Do you have leaky gut? Two tests to consider.
I think I’ve said this before, but if you really think about the gut, it’s essentially just a hollow tube that connects the mouth to the anus. And everything that is inside of the gut is technically outside of the body. It’s kind of hard to get your head around that, but it’s really the inside of the gut is not technically inside of the body. And in order for it to move in the body, anything that’s in the gut to move into the body has to cross that barrier. And that’s really what the barrier is there for, it’s, at a simple level, supposed to let in things that should get in and keep out things that shouldn’t, that should stay out. And when it’s working well, it does a good job of that. But when certain conditions are present, the barrier’s capability of doing that regulatory task breaks down, and then this is when all kinds of problems can happen.
So there are a lot of different things that can interfere with the gut, the function of the gut barrier. Diet is an obvious factor. Western inflammatory diet, lack of fermentable carbohydrates, and lack of fermented foods, infections and toxins, so bacterial, viral, parasitic infections, fungal overgrowth, heavy metals, mold, etc. Certain medications like proton pump inhibitors, antibiotics, or NSAIDs; lifestyle factors like chronic stress or sleep deprivation or inappropriate physical activity, like too little or too much; inadequate immune stimulation during our developmental period. This is known as the hygiene hypothesis. So hygiene and really clean environments have done a lot to reduce acute infections and saved a lot of lives in that process, but there’s a theory that these overly or these particularly sterilized environments have actually contributed to immune dysregulation because our immune systems aren’t properly stimulated when when we grow up in those kinds of environments. Which explains why autoimmune diseases are really quite rare in the developing world when compared to the incidents in the developed world.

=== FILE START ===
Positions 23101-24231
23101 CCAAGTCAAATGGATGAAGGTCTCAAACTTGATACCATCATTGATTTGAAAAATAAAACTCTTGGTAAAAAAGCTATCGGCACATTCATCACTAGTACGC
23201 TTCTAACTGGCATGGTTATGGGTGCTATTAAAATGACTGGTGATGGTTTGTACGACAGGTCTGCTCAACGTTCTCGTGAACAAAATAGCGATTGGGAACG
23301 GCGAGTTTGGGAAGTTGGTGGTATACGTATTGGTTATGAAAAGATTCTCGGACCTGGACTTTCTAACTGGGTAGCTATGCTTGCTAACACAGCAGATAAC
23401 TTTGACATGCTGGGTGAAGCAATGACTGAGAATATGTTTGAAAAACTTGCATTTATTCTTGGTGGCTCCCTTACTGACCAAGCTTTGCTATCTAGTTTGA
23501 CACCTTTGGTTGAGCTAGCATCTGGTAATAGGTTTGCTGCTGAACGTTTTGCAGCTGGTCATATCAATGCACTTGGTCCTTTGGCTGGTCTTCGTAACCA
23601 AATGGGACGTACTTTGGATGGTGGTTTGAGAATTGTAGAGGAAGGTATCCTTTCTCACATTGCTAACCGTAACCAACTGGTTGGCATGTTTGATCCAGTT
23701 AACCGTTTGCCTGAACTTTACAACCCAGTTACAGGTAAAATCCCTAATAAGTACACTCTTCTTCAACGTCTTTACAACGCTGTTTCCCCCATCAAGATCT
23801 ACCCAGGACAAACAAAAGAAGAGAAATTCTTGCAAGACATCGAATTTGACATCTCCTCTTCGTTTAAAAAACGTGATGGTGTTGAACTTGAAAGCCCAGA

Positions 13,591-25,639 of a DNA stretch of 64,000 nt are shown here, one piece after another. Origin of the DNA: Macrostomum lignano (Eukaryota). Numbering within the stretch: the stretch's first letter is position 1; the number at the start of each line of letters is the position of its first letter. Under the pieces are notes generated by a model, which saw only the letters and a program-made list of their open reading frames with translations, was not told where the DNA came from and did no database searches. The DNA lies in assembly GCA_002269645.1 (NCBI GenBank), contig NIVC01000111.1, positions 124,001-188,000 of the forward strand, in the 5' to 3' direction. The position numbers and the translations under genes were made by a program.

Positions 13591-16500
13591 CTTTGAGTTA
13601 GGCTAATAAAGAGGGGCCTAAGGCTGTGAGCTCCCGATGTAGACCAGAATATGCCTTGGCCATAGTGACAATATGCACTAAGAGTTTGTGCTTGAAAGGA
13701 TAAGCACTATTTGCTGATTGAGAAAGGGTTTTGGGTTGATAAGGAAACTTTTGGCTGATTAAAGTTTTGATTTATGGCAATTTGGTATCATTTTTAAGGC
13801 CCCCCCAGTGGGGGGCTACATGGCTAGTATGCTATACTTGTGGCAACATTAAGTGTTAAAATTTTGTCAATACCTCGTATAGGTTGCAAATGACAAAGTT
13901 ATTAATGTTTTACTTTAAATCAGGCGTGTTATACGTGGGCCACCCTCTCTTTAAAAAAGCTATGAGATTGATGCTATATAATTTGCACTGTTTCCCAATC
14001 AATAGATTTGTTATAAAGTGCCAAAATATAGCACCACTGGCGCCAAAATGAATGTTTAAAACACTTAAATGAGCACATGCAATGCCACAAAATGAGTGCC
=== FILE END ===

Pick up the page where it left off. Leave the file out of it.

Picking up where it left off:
Then there are other factors which we call endogenous factors, which means they’re just things that are going on inside of the body that can contribute to leaky gut like chronic inflammation, or SIBO, or gut-brain axis problems, where low levels of certain hormones like melanocyte-stimulating hormone, or MSH, which regulates gut permeability, and then there’s actually probably some genetic susceptibility to leaky gut. For example, one study showed that 70 percent of asymptomatic relatives of patients with celiac disease were positive for intestinal permeability when they were screened. So there does seem to be a genetic component.
Is it a good idea to test for leaky gut?
So before we talk about the different types of testing that are available for intestinal permeability, we should actually take a step back and talk about whether it’s even a good idea to test for intestinal permeability and when we should test for it. So my opinion is that intestinal permeability is almost always caused by something else that’s further upstream, meaning that it comes before intestinal permeability and it’s the underlying cause of intestinal permeability. So it could be talking about any of the things that I mentioned just now: poor diet, gut infections, chronic stress, etc. And one of the key principles of functional medicine is that we want to get to the bottom of what is causing symptoms or even manifestations like intestinal permeability, and we want to remove or address those causes or triggers before we try to do anything about the symptom or the manifestation. And the more we can get to the root of the problem, the more effective the intervention will be and the longer term the result will be.